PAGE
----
Mar 6, 2006, 6:45 am
Columbia resident William Hainen might be $1.6 million richer after winning the Missouri Lottery, but that doesn't mean he's a celebrity at the convenience store where he bought the winning ticket.
"I have no idea who he is," said Kim Morgan, assistant manager at the Fast Lane on Route HH in northeast Columbia.
Representatives of the Missouri Lottery stopped at the store on Thursday, informed the staff that the winning Lotto ticket had been sold there and provided the store with signs to boast of the super sale.
" 'Oh my God,' " Morgan said she remembered thinking. " 'We actually sold a winner.' "
Morgan, 22, has worked for six years at the convenience store. She said Lotto tickets rank second in the store's most frequently sold items, right behind gasoline and ahead of beer. For selling that ticket to Hainen, Fast Lane will receive a bonus equal to 1 percent of the winnings - $16,000.
Hainen's winnings dwarf the few $100 prizes Morgan said she has seen people win at the store. Hainen, whose listed residence is less than two miles from the convenience store, was not available for comment.
Another Fast Lane patron, David Sallee, said yesterday he plays the Missouri Lottery each week at the store, hoping for a payday similar to Hainen's.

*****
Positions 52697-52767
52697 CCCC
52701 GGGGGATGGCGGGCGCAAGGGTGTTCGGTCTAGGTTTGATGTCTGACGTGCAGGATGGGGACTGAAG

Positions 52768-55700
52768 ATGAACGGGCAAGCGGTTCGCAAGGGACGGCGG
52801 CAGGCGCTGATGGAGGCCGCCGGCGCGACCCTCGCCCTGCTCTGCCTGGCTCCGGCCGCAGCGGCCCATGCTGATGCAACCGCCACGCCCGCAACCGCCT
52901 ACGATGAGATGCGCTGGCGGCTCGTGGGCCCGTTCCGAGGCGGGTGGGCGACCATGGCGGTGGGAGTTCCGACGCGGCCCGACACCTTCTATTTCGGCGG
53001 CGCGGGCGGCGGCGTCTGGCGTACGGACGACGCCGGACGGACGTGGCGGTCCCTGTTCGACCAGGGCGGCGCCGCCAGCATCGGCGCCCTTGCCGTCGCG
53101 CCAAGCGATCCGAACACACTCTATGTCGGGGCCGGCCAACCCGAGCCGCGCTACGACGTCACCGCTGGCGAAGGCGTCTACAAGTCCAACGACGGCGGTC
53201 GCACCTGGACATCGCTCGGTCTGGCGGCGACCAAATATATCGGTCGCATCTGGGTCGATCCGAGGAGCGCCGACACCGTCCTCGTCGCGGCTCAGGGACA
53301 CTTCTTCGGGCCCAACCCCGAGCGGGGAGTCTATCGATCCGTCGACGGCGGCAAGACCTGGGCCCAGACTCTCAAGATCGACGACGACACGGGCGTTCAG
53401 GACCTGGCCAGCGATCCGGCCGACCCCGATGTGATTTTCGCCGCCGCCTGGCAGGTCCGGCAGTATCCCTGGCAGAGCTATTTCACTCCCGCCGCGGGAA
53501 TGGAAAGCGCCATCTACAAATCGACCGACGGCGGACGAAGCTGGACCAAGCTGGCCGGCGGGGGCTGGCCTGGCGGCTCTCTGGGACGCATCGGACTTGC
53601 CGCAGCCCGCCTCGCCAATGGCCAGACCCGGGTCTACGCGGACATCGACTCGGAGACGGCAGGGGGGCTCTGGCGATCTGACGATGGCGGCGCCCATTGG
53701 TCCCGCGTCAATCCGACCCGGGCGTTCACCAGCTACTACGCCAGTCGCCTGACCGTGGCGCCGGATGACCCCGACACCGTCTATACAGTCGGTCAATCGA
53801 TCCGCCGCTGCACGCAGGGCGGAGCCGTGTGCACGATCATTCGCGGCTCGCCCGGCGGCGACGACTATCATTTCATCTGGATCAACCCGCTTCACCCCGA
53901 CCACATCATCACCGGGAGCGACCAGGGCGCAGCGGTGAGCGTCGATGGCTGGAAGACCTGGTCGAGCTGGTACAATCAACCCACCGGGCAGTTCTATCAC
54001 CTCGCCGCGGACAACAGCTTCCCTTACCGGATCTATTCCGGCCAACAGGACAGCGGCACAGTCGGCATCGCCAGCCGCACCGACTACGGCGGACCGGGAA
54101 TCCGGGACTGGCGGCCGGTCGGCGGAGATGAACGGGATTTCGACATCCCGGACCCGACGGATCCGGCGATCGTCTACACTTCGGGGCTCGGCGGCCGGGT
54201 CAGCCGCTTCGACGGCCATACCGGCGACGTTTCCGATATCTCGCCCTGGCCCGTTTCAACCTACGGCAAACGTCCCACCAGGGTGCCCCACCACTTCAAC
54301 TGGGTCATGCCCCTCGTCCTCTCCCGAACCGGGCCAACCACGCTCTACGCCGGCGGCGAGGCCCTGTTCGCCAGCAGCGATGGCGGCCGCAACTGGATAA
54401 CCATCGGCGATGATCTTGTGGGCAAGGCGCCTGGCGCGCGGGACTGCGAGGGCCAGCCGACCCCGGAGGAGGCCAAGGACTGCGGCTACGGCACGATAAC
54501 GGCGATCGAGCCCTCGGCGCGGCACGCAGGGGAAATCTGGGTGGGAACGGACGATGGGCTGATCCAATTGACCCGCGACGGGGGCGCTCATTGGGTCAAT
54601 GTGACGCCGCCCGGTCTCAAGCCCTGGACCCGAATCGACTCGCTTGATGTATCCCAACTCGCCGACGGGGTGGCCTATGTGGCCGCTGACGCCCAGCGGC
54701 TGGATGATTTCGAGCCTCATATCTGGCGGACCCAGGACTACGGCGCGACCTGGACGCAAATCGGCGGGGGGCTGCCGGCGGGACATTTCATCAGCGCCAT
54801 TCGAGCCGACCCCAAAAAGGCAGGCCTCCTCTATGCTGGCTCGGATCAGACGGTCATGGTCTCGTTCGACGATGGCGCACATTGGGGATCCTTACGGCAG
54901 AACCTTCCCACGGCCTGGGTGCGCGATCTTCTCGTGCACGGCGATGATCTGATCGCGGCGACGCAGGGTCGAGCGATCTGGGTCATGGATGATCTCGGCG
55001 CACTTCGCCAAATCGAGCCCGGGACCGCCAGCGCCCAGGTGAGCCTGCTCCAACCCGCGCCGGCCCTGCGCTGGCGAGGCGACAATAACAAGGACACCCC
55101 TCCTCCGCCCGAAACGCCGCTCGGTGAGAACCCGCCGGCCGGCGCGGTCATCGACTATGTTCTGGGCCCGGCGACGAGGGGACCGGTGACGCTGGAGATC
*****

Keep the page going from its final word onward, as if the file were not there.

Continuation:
"I've worked me out a system," the 55-year-old said yesterday. "I've got three sets of the best numbers in the world."
To get choice numbers, Sallee said, he reviewed the winning numbers for a number of weeks and chose the numbers that most often appeared on winning tickets. He's been playing those numbers for more than three years, though not with much success.
"Not anything really mentionable," he said of a handful of $10 to $15 successes.
Sallee said that even though he wishes he had come away with the $1.6 million, he was happy for Hainen, though they have never been introduced.
"I'm glad to see somebody win," he said. "Somebody close."
With Hainen's win in the back of his mind, Sallee said his plan is to believe in his system, play each week and hope for some luck.
"If it's good for him, it's good for me," he said. "I'll just maintain my style."
Morgan said she has seen a slight increase in Lotto sales since the news broke that the store sold the winning ticket, but she's not letting the hype suck her into the game.
"I don't play," she said. "I know I'll lose."
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